The FAA. We met Michael Huerta!

The FAA and the drone community have long had a complicated, and at times tense, relationship.

At previous drone conferences there has tended to be little interaction between FAA representatives and drone enthusiasts. So we were very excited when we heard that Administrator Michael Huerta was to deliver the Grand Keynote speech at InterDrone.

 

The FAA Ted Bahr

FAA Administrator Michael Huerta with Ted Bahr of BZ Media and InterDrone

 

Coming hot on the heels of a press conference given alongside Secretary of Transportation Anthony Foxx and AUVSI President and CEO Brian Wynne, we were intrigued to hear what he would say – and how it would be received.

Before his Keynote we were able to meet Michael and speak to him about his and our experiences in the drone world.

 

The FAA That Drone Show Huerta

David and Sarah Oneal, founders of International Drone Day, with Ted Bahr of BZ Media, and FAA Administrator Michael Huerta

 

Having thanked him for the support of the FAA at many US International Drone Day events, we confirm that he is aware and supportive of International Drone Day and what the Team Captains and drone community are achieving.

Like us, he was particularly pleased about the recent Iowa and Virginia International Drone Day events held at airports.

Huerta was applauded as he took to the stage, and the applause kept coming. Seems Part 107 was a big hit with the InterDrone crowd!

 

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The room was packed for Michael Huerta’s Grand Keynote

 

Huerta kicked off by talking about aviation history and the journey to the moon. To a keen audience he followed this up by saying “Unmanned aircraft deserve a place at this table”.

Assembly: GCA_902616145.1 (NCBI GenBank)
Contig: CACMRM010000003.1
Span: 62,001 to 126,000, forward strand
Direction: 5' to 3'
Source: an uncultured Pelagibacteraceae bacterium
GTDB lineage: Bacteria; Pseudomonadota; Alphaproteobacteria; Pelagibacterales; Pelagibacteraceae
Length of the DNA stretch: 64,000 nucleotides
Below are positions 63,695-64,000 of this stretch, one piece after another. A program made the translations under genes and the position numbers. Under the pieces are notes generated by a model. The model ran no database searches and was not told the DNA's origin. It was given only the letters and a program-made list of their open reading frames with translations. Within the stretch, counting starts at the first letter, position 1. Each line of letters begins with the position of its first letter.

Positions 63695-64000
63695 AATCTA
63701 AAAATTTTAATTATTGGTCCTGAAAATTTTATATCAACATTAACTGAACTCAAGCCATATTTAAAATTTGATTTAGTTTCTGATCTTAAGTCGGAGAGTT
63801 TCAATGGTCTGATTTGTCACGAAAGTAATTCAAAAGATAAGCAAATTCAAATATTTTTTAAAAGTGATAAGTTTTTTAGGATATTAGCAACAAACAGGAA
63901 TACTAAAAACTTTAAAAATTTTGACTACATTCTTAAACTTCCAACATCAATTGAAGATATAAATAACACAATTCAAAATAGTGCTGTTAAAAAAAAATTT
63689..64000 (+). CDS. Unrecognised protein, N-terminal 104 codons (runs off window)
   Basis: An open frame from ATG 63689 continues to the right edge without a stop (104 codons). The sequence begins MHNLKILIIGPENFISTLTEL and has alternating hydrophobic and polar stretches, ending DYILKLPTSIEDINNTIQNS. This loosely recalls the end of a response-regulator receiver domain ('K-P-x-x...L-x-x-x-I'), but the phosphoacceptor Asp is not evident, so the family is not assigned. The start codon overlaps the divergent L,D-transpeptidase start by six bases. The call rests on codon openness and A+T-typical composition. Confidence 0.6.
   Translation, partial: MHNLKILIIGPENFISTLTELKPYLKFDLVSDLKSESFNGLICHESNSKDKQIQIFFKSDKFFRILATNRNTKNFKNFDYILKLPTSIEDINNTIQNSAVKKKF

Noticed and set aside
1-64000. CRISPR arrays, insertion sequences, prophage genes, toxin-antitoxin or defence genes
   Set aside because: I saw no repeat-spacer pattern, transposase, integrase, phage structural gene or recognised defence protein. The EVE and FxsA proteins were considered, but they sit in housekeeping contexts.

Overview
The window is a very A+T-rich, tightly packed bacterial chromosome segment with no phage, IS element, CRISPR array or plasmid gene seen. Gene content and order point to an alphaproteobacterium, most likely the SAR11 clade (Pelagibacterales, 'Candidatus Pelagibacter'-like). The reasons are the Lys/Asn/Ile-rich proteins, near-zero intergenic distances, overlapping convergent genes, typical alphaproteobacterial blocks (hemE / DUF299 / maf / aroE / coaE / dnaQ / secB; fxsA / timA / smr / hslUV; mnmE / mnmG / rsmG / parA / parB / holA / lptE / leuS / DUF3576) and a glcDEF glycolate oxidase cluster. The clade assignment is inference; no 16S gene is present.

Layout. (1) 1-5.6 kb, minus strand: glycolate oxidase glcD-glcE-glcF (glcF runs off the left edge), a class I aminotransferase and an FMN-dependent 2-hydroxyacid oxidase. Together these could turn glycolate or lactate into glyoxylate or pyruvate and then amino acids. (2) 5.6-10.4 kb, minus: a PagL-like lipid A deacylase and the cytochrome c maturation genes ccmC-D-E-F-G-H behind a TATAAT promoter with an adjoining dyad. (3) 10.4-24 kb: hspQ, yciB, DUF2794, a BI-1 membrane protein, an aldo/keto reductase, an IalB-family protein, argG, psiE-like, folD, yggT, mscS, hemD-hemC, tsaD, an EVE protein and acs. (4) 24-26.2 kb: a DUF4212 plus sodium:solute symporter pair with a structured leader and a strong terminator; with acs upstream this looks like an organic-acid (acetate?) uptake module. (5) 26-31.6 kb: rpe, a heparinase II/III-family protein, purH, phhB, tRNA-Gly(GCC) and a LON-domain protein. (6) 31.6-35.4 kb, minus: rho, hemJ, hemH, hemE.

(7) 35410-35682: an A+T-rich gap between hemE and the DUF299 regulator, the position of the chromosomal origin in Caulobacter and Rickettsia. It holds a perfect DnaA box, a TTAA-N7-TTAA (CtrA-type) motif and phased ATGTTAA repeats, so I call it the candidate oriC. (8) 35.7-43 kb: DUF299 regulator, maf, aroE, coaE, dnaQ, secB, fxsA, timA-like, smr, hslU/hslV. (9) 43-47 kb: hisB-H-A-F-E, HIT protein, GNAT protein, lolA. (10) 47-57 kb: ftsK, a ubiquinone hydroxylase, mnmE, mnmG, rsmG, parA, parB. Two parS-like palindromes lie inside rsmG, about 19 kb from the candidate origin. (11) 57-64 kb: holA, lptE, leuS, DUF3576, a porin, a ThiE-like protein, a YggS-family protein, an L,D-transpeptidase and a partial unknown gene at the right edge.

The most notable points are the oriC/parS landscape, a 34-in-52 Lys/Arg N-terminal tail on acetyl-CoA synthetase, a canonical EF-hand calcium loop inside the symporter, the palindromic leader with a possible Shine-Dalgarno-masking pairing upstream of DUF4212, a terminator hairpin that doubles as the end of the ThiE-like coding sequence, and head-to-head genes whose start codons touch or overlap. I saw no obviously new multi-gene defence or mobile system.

Huerta noted that the rate of growth in numbers of drone pilots compared to the number of mainstream pilots is phenomenal, and that this has historically resulted in slow movement by the FAA.

Huerta noted that the FAA has to move quickly to keep up with this growth, stating “4-5 years is aeons in terms of unmanned aircraft”. Times have moved so quickly that starting the 333 exemption process “feels like the ice age”.

In an overwhelmingly positive speech, Huerta spoke about the many good ways in which drones may be used. He listed film making, first response, transportation infrastructure maintenance, and “dangerous jobs”.

 Commenting that drones are “capturing young minds” and “opening up aviation” with careers in as engineers, pilots, and lawyers, Huerta noted the “”only barrier on this technology is our imagination”.

Clearly pleased about Part 107, Huerta stated that it “will enable innovation to flourish” and that obtaining one “makes it easy to fly commercially” as it ‘greatly simplifies the pilot qualification process and requirements”.

Confirming that drones are a major news story, Huerta revealed that he was surprised by how much media attention the recent Part 107 press conference attracted.

The FAA Anthony Foxx

Secretary of Transportation Anthony Foxx recently held a press conference about Part 107 with Michael Huerta

Addressing mainstream concerns about safety and privacy, Huerta commented that both are a key area of focus for the FAA.

Concern about sightings of drones at and near airports remains high, with 1,200 reports so far this year. Drone detection equipment is in place at some airports, and Huerta emphasized the need for the use of it to be carefully controlled.
Huerta reiterated the hope made at the earlier press conference that there would be a ruling on flying over people by the end of 2016. He also confirmed that rules for flying FPV are being looked at.
The FAA FPV Fatshark

Flying FPV may be more accessible following further attention from the FAA

Commenting that soon 333 exemptions will be “antiquated”, there was a strong message as that the FAA are committed to collaboration with the drone community; that they are listening and reacting to feedback and welcome it.
Huerta gave the example of Part 107 being very rigid when originally tabled, but when opened up for comments it was deemed that exemptions were needed, hence the popular addition of waivers. Open to communication, he said that at the “FAA we don’t have all the answers in this rapidly changing industry”.

You can watch the full speech here.